Small business mentor helps entrepreneurs realize their dreams

By Jessica Laskey
August 2018

Keith Walter is admittedly “terrible at retirement.” The 62-year-old has tried to retire several times over the past several years and each time he’s found himself diving back into the work world at the behest of friends who need his skills as a telecommunications expert.

“I love to problem solve,” says Walter, who started out as a physicist before getting involved in engineering and technology, where he specializes in “transformation projects” (when telecommunications companies periodically upgrade their technology, a consultant like Walter helps smooth the transition). “The bigger the problem, the better for me.”

But Walter has discovered that his favorite problem solving to date has come from his work as a small business mentor with SCORE, a nonprofit 

association dedicated to educating entrepreneurs and helping small businesses start, grow and succeed nationwide.

Walter first got involved with the Sacramento chapter of SCORE—which he now chairs—six years ago when he and his wife moved to Fair Oaks after one of his many attempts at retirement since age 50. He joined SCORE, Rotary and half a dozen other local service organizations in an effort to keep himself rooted instead of jetting off to the next exciting project (recent work has taken him to Malaysia, the Philippines and Singapore).

“The idea was if I got involved in enough activities, I wouldn’t have time to un-retire,” Walter says. “Though, it certainly hasn’t changed my desire to run off to exotic locales.”

But it did introduce Walter to an organization that has allowed him to share his extensive knowledge base with others trying to follow in his footsteps. Approximately 40 volunteer SCORE counselors with a wide range of business backgrounds work with applicants to discuss everything from business plans to escape plans.

“About 2,000 people contact us each year asking for help,” Walter says. “The vast majority will never go on to start a business. Half of our work is walking them through what it takes to start a business so they don’t lose their life savings or put their families or future at risk. Often, their dream is a good dream but they don’t have the resources to start it right now, so we redirect them to explore other options within their profession, work with local job centers to find a new job or work on their finances.”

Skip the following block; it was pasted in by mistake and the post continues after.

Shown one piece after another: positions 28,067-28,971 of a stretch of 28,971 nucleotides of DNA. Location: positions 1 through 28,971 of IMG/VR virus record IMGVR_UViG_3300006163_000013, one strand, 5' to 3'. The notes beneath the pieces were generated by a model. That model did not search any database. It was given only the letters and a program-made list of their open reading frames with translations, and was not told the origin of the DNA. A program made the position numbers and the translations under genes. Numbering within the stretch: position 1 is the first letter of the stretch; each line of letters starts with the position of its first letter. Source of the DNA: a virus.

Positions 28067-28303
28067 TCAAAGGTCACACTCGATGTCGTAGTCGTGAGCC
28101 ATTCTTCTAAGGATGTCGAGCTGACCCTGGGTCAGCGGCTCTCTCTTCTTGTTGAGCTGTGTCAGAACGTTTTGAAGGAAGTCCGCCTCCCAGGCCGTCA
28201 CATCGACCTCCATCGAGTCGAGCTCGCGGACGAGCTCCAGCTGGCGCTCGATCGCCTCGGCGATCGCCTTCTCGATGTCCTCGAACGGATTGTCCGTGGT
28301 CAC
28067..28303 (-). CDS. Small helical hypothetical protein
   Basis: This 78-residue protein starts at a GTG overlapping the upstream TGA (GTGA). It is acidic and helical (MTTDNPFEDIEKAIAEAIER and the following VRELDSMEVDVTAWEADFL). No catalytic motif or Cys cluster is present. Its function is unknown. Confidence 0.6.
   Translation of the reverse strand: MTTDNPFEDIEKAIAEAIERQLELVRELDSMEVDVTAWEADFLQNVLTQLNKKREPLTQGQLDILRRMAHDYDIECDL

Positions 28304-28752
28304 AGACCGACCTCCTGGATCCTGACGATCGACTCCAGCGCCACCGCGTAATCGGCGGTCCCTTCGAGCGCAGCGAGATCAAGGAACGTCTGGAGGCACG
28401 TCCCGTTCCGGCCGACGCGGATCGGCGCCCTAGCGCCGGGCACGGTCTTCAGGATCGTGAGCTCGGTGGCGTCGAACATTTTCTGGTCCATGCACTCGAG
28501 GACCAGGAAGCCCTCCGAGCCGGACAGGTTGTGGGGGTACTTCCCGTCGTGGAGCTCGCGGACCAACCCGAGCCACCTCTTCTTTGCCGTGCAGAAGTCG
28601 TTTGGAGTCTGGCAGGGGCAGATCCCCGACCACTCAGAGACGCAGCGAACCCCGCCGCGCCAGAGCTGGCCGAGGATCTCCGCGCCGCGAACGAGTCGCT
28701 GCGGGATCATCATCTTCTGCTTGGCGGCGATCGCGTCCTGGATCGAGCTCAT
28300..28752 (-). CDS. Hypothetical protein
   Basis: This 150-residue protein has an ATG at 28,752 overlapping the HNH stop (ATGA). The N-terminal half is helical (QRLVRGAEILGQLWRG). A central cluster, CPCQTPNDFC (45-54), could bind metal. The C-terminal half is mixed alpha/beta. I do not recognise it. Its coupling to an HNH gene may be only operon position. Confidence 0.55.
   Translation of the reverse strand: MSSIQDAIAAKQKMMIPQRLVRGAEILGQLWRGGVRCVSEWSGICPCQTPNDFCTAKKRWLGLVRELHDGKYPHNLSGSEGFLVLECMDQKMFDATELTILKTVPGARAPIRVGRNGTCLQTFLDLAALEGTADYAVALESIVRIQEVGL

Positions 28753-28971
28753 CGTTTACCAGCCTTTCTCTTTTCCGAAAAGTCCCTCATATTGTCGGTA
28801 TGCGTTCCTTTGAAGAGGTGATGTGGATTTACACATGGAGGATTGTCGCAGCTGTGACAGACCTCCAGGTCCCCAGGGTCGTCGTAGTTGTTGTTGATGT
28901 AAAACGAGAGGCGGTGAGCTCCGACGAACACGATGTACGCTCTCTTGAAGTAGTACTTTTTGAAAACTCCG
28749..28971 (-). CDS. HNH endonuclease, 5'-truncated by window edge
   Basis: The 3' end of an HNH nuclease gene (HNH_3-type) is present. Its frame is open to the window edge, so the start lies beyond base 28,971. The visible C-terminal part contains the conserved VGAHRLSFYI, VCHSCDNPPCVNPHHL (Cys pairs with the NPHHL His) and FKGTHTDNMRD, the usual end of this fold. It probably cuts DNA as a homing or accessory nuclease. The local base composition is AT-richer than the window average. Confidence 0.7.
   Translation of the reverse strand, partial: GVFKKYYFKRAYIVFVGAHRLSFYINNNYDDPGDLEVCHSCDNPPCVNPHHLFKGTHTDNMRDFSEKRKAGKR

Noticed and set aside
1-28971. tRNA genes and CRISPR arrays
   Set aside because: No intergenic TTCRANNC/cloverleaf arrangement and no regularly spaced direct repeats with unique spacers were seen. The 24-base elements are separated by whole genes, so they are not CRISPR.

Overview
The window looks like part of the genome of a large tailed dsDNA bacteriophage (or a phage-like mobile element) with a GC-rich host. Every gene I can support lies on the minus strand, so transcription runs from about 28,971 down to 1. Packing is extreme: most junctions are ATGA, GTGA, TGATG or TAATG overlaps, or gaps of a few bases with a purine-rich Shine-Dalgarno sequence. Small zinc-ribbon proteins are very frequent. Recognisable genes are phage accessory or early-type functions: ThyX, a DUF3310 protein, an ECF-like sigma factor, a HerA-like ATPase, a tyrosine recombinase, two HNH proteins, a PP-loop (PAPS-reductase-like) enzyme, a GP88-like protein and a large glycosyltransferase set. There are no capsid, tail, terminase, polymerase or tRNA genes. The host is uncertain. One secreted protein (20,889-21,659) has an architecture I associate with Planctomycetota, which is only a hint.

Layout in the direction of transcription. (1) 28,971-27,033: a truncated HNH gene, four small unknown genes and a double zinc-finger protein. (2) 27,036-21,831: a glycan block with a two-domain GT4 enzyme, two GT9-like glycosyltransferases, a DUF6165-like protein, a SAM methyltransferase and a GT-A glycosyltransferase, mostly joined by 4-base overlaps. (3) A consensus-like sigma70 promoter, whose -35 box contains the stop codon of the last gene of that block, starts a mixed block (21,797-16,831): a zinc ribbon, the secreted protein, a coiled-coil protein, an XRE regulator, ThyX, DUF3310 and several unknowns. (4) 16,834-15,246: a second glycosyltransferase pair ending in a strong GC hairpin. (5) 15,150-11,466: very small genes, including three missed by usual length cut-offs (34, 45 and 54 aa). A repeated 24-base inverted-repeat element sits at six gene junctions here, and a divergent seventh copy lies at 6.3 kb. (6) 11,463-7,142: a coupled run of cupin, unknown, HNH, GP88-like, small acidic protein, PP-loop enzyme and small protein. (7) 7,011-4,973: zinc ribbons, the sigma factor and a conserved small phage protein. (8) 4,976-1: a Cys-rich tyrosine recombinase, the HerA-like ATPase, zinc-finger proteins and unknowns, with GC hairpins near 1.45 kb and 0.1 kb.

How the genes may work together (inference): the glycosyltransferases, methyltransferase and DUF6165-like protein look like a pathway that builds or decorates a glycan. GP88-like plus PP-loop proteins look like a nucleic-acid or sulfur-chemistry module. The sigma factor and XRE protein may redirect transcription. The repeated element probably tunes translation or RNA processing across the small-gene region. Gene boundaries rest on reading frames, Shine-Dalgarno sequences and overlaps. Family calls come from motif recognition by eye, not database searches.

This screening process not only helps avert potential disaster but also lets SCORE focus its efforts on those who are ready to start a business and provide them with connections to the Small Business Administration, city, county and state governments, chambers of commerce and financial institutions to help them begin or improve their operations. SCORE also holds workshops four times a month about the fundamentals of getting started and matches applicants with local mentors who can provide a specific skillset.

“I’ve long believed that small business is the backbone of our economy and success as a country,” Walter says. “Someone might have a passion but not have the background or skills to turn that passion into a profitable business. SCORE has done great work over the last 50 years bringing those passionate people together with those who are interested in giving back.”

“My favorite part is when I’m able to find someone who listens and takes my advice and that advice turns out well for them,” he continues. “SCORE gives me a reason to get up in the morning and find another problem to solve. That’s the beauty of the nature of volunteering—you never know where it’s going to go.”

To learn more about SCORE, visit

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